JD  I enjoyed the book, as you’ll know from my review. But I’m curious as to why you decided to make the female vampire, Michelle, French. The French eat a lot of garlic, right? A bit dodgy for a vampire, I’d have thought.

TL  I was originally inspired by two novels by Stephen Clarke, ‘A Year in the Merde’, and ‘Merde Actually’.  Both were riotously funny.  Clarke speaks of his personal experiences as an Englishman trying to function in the corporate maze of Paris.  He dates several Parisian ladies while bumbling through an attempt to launch a British tea parlour business.  His discovery of French culture and women inspired me to create ‘Michelle’.  I also happen to love that particular song by the Beatles, ‘Michelle, ma belle …’ (I feel a film soundtrack coming on).
And so began my research into French language, lifestyle, culture, thought processes.  Michelle, on occasion, has been known to cuss like a sailor, in French.  I must confess, I thoroughly enjoyed learning those phrases.  I find it’s enlightening and even useful to cuss fluently in multiple languages, especially if you’re in jail, or a dungeon in Dubai.  Perhaps I’ll pick up a few more choice phrases down here.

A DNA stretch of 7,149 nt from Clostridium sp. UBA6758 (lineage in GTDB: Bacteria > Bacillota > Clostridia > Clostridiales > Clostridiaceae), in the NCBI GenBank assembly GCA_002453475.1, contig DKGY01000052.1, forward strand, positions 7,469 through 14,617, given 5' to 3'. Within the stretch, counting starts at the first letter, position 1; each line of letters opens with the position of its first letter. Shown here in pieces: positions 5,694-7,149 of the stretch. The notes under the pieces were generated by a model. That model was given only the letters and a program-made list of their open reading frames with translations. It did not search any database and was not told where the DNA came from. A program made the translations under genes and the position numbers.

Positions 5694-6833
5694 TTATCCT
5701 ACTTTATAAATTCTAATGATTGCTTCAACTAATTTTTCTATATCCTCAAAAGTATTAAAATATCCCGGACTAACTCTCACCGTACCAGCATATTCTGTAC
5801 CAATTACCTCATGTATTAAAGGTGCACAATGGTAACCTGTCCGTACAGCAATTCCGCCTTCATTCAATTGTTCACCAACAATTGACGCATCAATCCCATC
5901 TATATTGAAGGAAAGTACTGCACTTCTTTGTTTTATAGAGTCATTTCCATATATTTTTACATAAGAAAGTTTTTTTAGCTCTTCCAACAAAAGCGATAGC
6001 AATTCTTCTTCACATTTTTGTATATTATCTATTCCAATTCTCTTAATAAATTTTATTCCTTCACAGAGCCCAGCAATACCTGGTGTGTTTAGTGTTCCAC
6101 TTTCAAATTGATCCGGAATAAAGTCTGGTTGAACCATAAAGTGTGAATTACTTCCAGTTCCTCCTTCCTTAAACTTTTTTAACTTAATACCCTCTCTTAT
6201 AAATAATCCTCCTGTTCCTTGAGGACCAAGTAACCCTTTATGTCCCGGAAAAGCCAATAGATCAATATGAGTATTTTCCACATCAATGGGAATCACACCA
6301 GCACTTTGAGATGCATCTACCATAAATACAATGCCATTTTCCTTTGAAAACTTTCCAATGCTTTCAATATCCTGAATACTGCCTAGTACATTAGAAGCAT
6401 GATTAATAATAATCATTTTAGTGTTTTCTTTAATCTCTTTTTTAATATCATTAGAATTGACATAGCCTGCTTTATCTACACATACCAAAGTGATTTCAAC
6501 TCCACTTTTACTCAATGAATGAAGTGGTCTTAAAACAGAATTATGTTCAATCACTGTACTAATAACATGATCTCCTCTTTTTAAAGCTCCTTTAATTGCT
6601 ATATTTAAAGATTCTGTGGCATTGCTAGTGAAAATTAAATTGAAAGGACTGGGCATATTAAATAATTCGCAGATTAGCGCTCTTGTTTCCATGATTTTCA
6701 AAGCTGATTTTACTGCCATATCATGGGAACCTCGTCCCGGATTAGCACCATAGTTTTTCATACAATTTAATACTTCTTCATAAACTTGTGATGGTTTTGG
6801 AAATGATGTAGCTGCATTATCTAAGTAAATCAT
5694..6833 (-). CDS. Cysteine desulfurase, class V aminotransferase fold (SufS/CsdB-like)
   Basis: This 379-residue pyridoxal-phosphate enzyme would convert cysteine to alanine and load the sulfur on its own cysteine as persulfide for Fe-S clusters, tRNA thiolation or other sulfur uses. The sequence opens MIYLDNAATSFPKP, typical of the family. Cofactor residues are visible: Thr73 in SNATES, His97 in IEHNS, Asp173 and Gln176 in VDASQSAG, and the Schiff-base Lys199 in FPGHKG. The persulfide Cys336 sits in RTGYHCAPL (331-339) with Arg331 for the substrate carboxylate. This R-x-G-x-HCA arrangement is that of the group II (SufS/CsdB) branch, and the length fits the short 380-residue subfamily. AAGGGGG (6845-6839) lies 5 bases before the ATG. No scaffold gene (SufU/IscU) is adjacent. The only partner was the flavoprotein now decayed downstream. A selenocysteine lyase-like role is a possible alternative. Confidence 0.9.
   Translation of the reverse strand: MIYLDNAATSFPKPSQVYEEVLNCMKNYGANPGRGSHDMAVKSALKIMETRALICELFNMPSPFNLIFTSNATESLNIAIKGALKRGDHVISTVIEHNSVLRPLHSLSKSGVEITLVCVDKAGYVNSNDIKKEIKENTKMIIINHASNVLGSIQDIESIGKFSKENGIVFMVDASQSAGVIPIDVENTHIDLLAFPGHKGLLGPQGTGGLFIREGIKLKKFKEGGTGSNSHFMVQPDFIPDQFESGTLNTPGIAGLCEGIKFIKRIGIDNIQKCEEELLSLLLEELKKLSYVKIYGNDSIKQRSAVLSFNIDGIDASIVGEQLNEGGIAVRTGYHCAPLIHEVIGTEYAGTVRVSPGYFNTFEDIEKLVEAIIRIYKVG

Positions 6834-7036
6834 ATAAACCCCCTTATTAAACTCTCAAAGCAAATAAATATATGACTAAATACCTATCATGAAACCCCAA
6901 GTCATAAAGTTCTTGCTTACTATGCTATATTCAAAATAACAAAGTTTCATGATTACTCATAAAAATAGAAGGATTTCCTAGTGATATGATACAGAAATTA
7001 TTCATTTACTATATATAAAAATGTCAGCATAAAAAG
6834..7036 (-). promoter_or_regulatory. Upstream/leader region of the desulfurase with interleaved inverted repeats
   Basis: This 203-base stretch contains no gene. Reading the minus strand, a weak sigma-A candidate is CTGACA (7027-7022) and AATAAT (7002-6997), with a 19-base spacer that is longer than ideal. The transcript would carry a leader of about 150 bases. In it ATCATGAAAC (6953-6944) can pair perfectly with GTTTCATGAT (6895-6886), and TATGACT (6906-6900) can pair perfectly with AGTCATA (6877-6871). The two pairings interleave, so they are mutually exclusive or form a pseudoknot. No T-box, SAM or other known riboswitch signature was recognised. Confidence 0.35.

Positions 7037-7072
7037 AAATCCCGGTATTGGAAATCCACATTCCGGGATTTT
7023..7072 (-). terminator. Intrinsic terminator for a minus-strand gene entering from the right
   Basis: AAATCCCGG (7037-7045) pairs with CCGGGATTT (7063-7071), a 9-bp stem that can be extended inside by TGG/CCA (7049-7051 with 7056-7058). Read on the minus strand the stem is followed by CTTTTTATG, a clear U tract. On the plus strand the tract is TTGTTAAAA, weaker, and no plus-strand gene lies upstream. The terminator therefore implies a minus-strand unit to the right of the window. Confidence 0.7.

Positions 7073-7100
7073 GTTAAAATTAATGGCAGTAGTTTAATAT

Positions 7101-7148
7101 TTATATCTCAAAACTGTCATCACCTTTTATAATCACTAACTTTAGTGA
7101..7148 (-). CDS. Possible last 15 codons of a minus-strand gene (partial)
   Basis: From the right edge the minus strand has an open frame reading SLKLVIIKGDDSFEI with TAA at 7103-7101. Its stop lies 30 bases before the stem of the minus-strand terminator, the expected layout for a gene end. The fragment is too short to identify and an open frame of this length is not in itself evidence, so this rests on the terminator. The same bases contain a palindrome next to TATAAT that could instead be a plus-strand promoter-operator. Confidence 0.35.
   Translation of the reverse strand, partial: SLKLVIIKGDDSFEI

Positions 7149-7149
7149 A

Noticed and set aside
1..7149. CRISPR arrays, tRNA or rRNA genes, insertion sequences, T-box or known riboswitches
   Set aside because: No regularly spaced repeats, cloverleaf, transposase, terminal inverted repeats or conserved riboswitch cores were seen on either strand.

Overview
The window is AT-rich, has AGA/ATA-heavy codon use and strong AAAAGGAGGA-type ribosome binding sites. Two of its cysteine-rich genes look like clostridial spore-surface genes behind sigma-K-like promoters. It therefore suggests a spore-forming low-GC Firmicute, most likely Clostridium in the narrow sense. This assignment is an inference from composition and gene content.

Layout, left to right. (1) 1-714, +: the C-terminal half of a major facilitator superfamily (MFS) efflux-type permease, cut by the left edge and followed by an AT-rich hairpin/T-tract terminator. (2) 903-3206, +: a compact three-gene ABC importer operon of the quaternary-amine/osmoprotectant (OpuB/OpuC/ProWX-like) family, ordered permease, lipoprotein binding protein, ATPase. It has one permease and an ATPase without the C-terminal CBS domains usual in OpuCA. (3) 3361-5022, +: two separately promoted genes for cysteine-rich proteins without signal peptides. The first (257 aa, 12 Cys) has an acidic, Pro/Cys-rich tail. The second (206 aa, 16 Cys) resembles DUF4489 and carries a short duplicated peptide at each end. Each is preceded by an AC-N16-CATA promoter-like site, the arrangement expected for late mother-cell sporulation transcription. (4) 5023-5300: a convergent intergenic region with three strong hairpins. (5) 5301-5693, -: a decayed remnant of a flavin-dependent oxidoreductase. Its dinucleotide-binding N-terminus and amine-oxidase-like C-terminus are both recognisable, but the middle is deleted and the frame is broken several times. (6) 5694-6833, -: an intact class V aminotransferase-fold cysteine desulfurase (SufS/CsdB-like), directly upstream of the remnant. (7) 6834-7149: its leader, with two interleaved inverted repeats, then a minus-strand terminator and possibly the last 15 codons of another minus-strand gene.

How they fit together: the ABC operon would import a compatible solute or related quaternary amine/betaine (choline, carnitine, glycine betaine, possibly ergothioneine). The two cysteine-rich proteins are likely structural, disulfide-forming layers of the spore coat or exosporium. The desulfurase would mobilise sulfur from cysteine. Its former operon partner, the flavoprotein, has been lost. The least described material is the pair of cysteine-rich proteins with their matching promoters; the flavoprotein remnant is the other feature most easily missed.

JD  That’s highly probable. Now, your concept of vampires is not about reanimated dead people.  Why didn’t you go with the coffins and graveyard stuff?

TL  Undead, fundead, redead, all that’s been done to death, and it kinda bores me to death.  I thought a more realistic take on this scenario was something viral, and yet not documented or understood by modern medicine.